Ponyo: subtitles vs. dubbing
From Comment, Words
posted on February 10th, 2010

With foreign films I guess the assumption is always to watch the subtitled version, not the dubbed version. But with animation I’m only just now realising this is dead wrong. Late to the party, I know. My logic has always been: I want to hear the ‘original’ voices and follow the script on the subtitles, not listen to a bunch of jobbing Hollywood b-listers chew microphones through some kind of Disney-ised, morally compromised script?

But now I’m forced into a rethink, thanks to a conversation with a spectacularly well-informed barman in the upstairs coffee shop at the Duke Of York’s in Brighton. They have posters up for the new Studio Ghibli animation Ponyo, directed by Hayao Miyazaki, which opens in two weeks. It’s profoundly exciting news for anyone into Ghibli animation, and will hopefully rebuild my faith in the studio after the disaster of Tales From Earthsea, where Miyazaki’s inexperienced son Goro was given the film of Ursula Le Guin’s classic pioneering fantasy novels, after Dad had chased them for years. Goro fucked it up big-time.

We’re in happier days now though: the Duke Of York’s will screen both the dubbed and subtitled versions at different times. Mainly, they’ll show the dubbed version earlier in the day, for the kids, then show the subtitled version for artier wonks. It’s part of the Picturehouse chain, so hopefully a bunch of decent arthouse cinemas around the UK will do the same. So anyway, I’d assumed I’d pootle along to the subtitled screening like a grown-up.

Until the fella behind the bar made a couple of powerful counter-intuitive points that have stuck with me: first, if we’re watching a magnificently animated masterpiece, why on earth do we decide to miss out on bits, because our eyes need to frantically read across the bottom of the screen? Secondly – and here’s where the real revelation is – he pointed out that Studio Ghibli aren’t exactly using quality actors for their original Japanese voiceovers. No, of course they hire whoever’s a big name in J-pop or whoever won a national reality show to be their name ‘voiceover’ artists.

Then, funnily enough, when it comes to the North American dub, because the movies are still treated as quality, foreign, perhaps even arthouse product, the talent that’s hired tends to be from the ‘proper’ end of the scale. Primarily this sweetly bourgeois misconception of art versus populism is a measure of just how we can mis-perceive any non-Hollywood films, compared to how they’re seen at home.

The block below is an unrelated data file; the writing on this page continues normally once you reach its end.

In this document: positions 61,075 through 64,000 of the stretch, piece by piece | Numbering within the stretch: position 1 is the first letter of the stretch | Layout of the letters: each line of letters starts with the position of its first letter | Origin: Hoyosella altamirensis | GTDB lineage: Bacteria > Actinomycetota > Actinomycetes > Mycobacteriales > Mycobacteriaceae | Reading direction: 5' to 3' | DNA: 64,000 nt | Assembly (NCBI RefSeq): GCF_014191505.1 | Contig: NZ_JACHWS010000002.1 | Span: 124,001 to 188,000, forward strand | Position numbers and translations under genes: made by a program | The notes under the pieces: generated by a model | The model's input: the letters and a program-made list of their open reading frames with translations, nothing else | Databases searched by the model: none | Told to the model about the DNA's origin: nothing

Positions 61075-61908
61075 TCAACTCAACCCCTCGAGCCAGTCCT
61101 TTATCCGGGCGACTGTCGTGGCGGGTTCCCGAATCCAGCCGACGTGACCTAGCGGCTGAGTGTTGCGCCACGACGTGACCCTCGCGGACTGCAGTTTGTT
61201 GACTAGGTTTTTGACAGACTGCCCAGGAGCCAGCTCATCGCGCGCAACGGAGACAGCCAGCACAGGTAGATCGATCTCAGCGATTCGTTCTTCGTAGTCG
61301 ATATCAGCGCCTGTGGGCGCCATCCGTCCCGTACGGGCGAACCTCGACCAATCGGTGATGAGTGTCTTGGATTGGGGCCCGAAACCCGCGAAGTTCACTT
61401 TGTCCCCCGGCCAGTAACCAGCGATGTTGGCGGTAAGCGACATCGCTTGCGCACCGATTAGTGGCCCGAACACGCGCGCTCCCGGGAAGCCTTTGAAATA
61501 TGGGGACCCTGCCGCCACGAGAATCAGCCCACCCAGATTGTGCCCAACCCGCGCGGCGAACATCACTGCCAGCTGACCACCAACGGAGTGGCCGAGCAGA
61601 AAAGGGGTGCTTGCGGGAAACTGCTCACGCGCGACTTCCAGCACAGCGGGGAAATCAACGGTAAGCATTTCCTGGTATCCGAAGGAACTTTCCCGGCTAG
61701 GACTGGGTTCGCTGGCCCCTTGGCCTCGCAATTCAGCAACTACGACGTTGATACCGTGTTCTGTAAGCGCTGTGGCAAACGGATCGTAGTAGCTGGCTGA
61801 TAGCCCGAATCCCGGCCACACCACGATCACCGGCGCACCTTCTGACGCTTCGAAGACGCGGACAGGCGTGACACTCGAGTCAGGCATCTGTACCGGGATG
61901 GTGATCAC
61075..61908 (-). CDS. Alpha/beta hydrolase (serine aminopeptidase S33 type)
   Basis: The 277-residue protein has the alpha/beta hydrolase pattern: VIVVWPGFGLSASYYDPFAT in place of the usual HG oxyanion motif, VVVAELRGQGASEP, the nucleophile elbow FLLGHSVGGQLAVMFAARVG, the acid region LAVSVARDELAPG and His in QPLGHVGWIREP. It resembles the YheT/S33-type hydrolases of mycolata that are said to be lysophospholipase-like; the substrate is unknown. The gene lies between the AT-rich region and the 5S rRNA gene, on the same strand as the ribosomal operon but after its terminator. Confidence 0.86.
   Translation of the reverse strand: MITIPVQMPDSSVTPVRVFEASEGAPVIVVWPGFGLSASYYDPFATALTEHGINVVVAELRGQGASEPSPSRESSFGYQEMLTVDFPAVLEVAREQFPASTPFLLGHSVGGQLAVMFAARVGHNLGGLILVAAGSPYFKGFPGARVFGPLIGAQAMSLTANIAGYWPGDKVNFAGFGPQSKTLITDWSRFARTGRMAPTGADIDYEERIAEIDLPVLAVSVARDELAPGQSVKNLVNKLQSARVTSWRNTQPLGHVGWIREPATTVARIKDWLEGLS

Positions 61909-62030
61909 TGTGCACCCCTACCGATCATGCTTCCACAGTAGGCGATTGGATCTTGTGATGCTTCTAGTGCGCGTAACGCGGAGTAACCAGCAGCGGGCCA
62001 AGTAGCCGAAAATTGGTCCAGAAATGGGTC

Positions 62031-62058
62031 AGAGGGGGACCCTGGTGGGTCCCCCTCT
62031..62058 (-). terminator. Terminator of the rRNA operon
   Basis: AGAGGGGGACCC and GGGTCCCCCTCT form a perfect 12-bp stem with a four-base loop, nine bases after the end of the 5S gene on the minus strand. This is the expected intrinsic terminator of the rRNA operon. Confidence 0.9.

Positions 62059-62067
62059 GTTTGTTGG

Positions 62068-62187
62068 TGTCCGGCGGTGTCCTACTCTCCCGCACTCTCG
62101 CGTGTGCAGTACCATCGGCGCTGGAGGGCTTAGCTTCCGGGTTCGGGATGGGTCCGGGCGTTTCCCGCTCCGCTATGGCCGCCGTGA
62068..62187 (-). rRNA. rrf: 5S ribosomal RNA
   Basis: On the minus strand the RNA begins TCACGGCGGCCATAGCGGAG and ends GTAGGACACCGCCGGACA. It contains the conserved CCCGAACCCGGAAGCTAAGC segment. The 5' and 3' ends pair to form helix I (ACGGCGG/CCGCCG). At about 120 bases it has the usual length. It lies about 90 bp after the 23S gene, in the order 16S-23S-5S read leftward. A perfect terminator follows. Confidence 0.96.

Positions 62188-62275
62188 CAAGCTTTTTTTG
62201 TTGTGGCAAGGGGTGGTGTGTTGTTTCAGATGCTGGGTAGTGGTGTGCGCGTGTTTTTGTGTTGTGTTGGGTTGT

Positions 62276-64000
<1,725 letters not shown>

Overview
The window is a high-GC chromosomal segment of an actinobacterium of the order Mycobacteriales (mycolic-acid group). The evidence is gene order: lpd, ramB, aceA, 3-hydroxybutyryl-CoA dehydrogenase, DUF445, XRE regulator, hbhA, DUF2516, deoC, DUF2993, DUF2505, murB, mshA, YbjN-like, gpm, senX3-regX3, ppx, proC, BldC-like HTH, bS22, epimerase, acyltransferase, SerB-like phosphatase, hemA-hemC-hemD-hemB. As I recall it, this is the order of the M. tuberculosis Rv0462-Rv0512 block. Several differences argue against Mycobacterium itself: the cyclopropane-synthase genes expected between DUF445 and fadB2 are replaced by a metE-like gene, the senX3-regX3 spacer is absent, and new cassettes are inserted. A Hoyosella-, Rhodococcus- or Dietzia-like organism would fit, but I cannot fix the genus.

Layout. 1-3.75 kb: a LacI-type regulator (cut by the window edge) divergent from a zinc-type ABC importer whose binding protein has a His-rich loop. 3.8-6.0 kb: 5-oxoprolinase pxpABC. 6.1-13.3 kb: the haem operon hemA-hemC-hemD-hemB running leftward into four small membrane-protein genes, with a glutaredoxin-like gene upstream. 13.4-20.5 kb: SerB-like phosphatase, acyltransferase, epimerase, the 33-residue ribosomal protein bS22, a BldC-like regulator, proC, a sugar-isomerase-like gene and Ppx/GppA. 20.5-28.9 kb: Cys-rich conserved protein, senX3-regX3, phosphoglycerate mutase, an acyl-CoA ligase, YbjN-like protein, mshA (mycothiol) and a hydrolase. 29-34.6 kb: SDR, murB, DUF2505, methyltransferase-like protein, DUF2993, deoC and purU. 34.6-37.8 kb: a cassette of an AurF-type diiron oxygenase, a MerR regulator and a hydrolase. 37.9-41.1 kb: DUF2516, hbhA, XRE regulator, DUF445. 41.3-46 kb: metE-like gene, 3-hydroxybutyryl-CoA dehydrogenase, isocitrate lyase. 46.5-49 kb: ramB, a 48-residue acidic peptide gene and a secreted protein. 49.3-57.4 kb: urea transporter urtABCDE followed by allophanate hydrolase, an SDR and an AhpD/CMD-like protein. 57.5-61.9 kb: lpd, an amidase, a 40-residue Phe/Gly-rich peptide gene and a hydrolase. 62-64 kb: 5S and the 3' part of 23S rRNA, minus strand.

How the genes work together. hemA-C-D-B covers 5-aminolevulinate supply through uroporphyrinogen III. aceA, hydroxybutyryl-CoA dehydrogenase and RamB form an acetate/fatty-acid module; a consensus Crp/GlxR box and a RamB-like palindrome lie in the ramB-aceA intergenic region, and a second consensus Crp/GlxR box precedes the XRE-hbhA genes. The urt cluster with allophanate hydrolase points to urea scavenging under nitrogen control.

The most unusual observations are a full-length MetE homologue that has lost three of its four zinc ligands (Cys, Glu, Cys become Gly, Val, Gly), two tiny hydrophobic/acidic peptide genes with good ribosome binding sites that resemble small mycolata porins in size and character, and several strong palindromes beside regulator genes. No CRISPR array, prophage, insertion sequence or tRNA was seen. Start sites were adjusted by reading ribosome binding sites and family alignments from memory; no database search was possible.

We think of Miyazaki’s Spirited Away, Princess Mononoke and Howl’s Moving Castle as arty masterpieces. Yet that doesn’t mean we should be fooled into thinking they’re anything other than huge mainstream blockbusters in Japan. Until Titanic came along, Princess Mononoke was the biggest grossing film in Japanese history. It’s a bit like novelist Haruki Murakami being venerated in the west in highbrow, psychedelic magic-realism terms, when his hip romance Norwegian Wood was such as massive bestseller in Japan he had to leave the country to escape the celebrity. The sexier non-magical books of his are read like classy chick-lit over there. (OK, maybe that’s pushing it but you get my point.)

So for Miyazaki’s Ponyo, the English dub stars Cate Blanchett and Tina Fey, as well as, gulp, a Jonas brother and one of the Cyrus clan (Noah, not Miley). And even these two American teen pop stars are, if anything, appropriate, consistent choices for the younger roles.

The final argument is the experience. Despite Miyazaki being arguably my favourite living filmmaker, I’ve never seen a Studio Ghibli animation in the cinema. So sayeth the man behind the counter filling the coffee mug: first go see the dub, immerse yourself in the spectacular animation and enjoy the story. Then either go back to the cinema to see the subtitled version, or purchase that version on DVD.

Ponyo may not be Miyazaki’s greatest work, largely because it’s apparently aimed at a younger audience than the last few, making a return to the innocence of My Neighbor Totoro. However I hope it’ll still blow my mind. The film is an expression of the director’s obsession with the sea, which he’s apparently personally hand-animated himself, without any CGI. My God. I need to ignore the devil in the details and treat myself.

(a version of this entry was published in the Morning Star this week)

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